Updated Wednesday, July 3
When the San Francisco Municipal Transportation Agency board voted unanimously last month to approve a $35 million plan to redesign two dangerous South of Market thoroughfares, it was taking a step toward embracing what planners and advocates of pedestrian and cyclists say is the future of the city's fastest-growing neighborhood.
The project promises a makeover for major sections of Howard and Folsom streets. The changes feature expansive new bike lanes, improved pedestrian crossings, and sophisticated traffic signaling designed to eliminate conflicts between bicycles and motor vehicles on the two boulevards between Second Street and 11th Street.
The project will also create a transit-only lane on Folsom that promises to make Muni bus service more reliable and new "public realm" sidewalk areas -- spaces akin to miniparks -- to be designed by community groups along the Howard and Folsom corridors.
The main driver for the changes is improving safety: The SFMTA notes that 391 traffic collisions have occurred over the last five years on the two corridors, which span roughly a mile and a half of each street. Of those crashes, 166, or about 40 percent, have involved pedestrians and cyclists.
Inside those statistics: Three cyclists and three pedestrians have been killed in the corridor since January 2013. Those incidents, the most recent of which occurred in March, have spurred demands for heightened safety measures and prompted the city to try a series of mostly short-term fixes to make the two streets safer.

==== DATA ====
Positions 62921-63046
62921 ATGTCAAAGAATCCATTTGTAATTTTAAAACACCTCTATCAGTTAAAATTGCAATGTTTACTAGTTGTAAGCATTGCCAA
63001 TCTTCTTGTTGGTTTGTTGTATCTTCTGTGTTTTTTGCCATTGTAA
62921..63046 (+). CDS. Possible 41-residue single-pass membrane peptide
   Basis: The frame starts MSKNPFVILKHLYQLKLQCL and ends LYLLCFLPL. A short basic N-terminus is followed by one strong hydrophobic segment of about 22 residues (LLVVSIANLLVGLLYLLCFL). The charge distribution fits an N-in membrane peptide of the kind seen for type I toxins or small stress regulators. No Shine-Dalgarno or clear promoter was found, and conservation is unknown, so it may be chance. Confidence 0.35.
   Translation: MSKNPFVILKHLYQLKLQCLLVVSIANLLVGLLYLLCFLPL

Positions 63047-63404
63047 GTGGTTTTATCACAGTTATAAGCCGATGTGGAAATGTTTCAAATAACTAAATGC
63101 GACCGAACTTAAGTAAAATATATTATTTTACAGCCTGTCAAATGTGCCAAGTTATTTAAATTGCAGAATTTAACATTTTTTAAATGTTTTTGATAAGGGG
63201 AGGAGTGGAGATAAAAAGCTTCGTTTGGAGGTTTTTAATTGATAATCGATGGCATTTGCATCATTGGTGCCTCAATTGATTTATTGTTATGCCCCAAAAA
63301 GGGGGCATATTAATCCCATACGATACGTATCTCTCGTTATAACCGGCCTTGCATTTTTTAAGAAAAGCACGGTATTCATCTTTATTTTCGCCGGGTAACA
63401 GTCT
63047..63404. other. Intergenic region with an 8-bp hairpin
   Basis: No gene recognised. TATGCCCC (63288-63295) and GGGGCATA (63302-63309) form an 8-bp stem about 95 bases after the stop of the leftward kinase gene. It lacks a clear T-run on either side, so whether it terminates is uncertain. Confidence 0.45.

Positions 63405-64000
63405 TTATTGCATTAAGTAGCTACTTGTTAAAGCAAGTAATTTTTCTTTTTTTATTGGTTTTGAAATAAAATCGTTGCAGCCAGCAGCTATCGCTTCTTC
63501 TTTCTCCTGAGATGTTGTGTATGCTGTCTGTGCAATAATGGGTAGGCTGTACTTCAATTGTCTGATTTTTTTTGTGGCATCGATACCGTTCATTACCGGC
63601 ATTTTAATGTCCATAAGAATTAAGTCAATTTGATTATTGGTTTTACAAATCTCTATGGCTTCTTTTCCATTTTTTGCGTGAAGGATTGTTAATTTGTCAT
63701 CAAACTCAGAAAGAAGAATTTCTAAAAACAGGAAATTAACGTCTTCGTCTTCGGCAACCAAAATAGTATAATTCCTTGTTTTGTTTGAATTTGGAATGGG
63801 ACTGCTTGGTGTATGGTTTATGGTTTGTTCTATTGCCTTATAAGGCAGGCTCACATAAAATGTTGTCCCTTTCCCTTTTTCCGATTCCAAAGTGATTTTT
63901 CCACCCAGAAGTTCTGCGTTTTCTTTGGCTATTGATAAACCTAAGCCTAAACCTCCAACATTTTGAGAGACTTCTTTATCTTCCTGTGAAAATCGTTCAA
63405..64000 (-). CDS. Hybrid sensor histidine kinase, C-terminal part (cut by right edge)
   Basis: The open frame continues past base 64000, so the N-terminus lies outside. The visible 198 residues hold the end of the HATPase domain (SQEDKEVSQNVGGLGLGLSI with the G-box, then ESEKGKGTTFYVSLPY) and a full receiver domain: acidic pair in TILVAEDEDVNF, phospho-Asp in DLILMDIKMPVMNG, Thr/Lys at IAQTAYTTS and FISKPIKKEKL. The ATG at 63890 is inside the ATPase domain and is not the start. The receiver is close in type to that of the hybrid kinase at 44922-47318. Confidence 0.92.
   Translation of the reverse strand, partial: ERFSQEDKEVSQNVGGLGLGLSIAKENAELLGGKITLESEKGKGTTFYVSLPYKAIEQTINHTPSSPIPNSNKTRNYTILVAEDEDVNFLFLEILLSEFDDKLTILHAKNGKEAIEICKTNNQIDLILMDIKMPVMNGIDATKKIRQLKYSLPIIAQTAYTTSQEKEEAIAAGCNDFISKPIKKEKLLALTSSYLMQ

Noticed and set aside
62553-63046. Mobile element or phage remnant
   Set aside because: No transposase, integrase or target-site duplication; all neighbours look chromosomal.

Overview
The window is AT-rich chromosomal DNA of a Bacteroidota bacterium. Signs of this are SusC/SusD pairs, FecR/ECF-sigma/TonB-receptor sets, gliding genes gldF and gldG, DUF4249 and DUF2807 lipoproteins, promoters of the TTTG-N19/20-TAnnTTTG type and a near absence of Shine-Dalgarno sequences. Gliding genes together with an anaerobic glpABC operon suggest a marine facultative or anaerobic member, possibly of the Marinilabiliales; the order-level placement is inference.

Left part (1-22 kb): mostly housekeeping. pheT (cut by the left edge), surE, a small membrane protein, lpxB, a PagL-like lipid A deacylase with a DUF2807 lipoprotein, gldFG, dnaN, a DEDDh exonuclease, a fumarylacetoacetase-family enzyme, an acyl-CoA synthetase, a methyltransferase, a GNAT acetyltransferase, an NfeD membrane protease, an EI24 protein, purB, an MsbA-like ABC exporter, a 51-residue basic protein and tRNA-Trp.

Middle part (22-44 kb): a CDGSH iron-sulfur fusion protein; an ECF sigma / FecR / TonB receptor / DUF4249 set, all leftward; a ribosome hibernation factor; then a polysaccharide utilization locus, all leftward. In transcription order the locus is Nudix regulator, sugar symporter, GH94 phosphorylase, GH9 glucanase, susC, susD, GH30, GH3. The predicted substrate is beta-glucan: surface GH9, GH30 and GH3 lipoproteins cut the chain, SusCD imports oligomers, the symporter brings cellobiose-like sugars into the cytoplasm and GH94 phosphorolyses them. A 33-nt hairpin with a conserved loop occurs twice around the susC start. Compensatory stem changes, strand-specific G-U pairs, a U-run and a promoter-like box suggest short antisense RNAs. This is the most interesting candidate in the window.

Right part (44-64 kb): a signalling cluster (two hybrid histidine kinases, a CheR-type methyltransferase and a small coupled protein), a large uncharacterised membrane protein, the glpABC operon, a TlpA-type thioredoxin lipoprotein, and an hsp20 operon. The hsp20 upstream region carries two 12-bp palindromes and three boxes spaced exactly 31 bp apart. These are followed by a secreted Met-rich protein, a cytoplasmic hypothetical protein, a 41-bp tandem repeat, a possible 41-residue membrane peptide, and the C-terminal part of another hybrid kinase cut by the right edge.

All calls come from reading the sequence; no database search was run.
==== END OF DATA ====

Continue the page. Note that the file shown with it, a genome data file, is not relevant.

Those immediate measures included the rapid expansion of a parking-protected bikeway along Howard Street after 30-year-old cyclist Tess Rothstein was killed March 8 while riding in an unprotected cycling lane between Fifth and Sixth streets.
The Folsom-Howard project, which has been under development for three years, is also driven in part by a recognition that the neighborhoods through which the two streets pass have changed dramatically from the light industrial and warehouse uses that characterized them in the mid-20th century.
Both streets are three-lane thoroughfares -- Howard one-way westbound, Folsom one-way eastbound -- that carry a sometimes chaotic mix of commute traffic, trucks making local deliveries and an increasing number of bicycle riders.
"There was just a different feel in this area of the city 50 or 60 years ago," said SFMTA engineer Paul Stanis, the Folsom-Howard project manager. Over the past couple of decades, the area has been marked by explosive growth in housing and employment.
"What we're doing is addressing that," Stanis said in an interview before the SFMTA board vote on June 18. "While these streets were designed for vehicles for many decades, we're now designing them for people."
Reconfiguring the streets will involve reducing the number of traffic lanes from three lanes to two in most areas. About 120 curbside parking spaces would be eliminated -- a typical point of contention for businesses that seek to ensure nearby parking for customers and need to load or unload merchandise and supplies from the street.
The SFMTA says it will accommodate businesses by increasing the number of loading zones along the corridor by 20 percent, a feat accomplished by removing some short-term parking and passenger loading zones along the two streets.